-Read the excerpt below from the "Best of the Web" post by OpinionJournal.com's editor James Taranto.
-Read "Types of Media Bias" in the right column. Then answer the questions.
From a post by OpinionJournal.com’s editor James Taranto (original post date 3/19/12):
Next week the U.S. Supreme Court hears oral arguments on the [challenges to President Obama’s health care law], and the Associated Press’s Mark Sherman has a curtain-raiser:
Here’s a thought that can’t comfort President Barack Obama: The fate of his health care overhaul rests with four Republican-appointed Supreme Court justices.
His most sweeping domestic achievement could be struck down if they stand together with Justice Clarence Thomas, another GOP appointee who is the likeliest vote against.
But the good news for Obama is that he probably needs only one of the four to side with him to win approval of the law’s crucial centerpiece, the requirement that almost everyone in this country has insurance or pays a penalty.
Sherman’s forecast of how the justices are likely to vote, and which ones’ votes are unpredictable, reflects the conventional wisdom. We gave pretty much the same rundown way back in February 2011. What caught our attention about Sherman’s dispatch, though, was the way he described the various justices:
Lawyers with opposing views of the issue uniformly agree that the four Democratic-appointed justices, including Obama’s two picks, Elena Kagan and Sonia Sotomayor, will have no trouble concluding that Congress did not overstep its authority in adopting the insurance requirement that is aimed at sharply reducing the now 50 million people without insurance.
On the other side, Thomas has made clear in several cases that he does not take an expansive view of Congress’ powers.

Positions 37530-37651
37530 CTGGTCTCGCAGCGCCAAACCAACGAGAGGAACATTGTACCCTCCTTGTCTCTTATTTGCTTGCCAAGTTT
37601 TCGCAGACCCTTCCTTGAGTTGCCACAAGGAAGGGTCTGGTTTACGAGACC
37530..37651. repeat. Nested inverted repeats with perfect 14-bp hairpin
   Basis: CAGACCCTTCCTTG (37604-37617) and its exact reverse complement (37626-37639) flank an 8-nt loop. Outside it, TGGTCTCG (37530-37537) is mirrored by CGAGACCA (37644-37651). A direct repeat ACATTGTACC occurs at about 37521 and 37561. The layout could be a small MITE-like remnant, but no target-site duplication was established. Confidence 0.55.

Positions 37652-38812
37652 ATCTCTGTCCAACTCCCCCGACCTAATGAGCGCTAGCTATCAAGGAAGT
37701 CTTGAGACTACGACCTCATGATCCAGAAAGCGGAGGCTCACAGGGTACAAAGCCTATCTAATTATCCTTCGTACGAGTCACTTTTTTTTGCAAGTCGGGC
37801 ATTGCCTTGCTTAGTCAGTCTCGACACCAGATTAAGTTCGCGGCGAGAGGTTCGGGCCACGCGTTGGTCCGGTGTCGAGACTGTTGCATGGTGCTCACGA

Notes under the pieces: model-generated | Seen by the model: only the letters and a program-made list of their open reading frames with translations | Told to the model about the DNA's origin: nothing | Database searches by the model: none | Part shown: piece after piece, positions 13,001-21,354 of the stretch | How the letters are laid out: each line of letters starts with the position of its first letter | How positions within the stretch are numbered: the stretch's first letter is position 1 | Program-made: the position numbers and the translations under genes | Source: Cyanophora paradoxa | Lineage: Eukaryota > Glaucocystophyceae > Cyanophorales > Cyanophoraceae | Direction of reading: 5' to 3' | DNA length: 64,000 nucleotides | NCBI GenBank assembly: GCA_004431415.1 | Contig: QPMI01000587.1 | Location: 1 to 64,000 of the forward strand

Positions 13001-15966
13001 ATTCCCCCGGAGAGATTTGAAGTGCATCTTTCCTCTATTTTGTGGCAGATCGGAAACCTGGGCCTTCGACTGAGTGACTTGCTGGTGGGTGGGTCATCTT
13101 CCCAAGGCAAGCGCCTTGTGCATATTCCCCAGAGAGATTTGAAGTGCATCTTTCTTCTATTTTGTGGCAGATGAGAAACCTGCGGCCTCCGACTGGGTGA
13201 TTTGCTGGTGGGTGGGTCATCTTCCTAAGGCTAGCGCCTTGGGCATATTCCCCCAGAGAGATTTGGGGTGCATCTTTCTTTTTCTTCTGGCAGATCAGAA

Both the Obama administration and the health care law’s challengers believe they can attract the other four Republicans to their side. The group includes Chief Justice John Roberts and Justice Samuel Alito, the two appointees of President George W. Bush who have swung the court to the right in a number of areas; conservative stalwart Antonin Scalia; and the less doctrinaire Anthony Kennedy.
So according to Sherman, Roberts, Scalia and Alito are all “doctrinaire,” at least as compared with Kennedy–even though all four are assumed to be approaching this case with an open mind. Yet he doesn’t apply the term “doctrinaire” to the four justices who are thought to have made up their minds to vote to uphold ObamaCare.
This column is with Justice Thomas in thinking that many of the court’s New Deal-era expansions of congressional power ought to be overturned. Striking down ObamaCare would be a good start. Yet when we wrote about this over a year ago, we were careful to acknowledge that the pro-ObamaCare position imputed to the Democrat-appointed justices is an intellectually respectable one. We’re an opinion columnist, yet we’re less biased than the AP.
1. What type of bias is the excerpt an example of?
2. Define doctrinaire. Note that the definition has a negative connotation.
3. In referring to Republican-appointed justices as doctrinaire, did the reporter give an opinion or a fact?
Scroll down to the bottom of the page for the answers.
1. The excerpt is an example of bias by labeling: the AP reporter refers to Republican-appointed Justices Roberts, Scalia and Alito as doctrinaire, while giving no type of label to the Democrat-appointed Justices.
2. doctrinaire – A person inflexibly attached to a practice or theory without regard to its practicality. (from Houghton Mifflin Dictionary at education.yahoo.com/reference/dictionary)
doctrinaire – based on and applying fixed beliefs rather than considering practical problems (from dictionary.cambridge.org)
3. The reporter gave an opinion.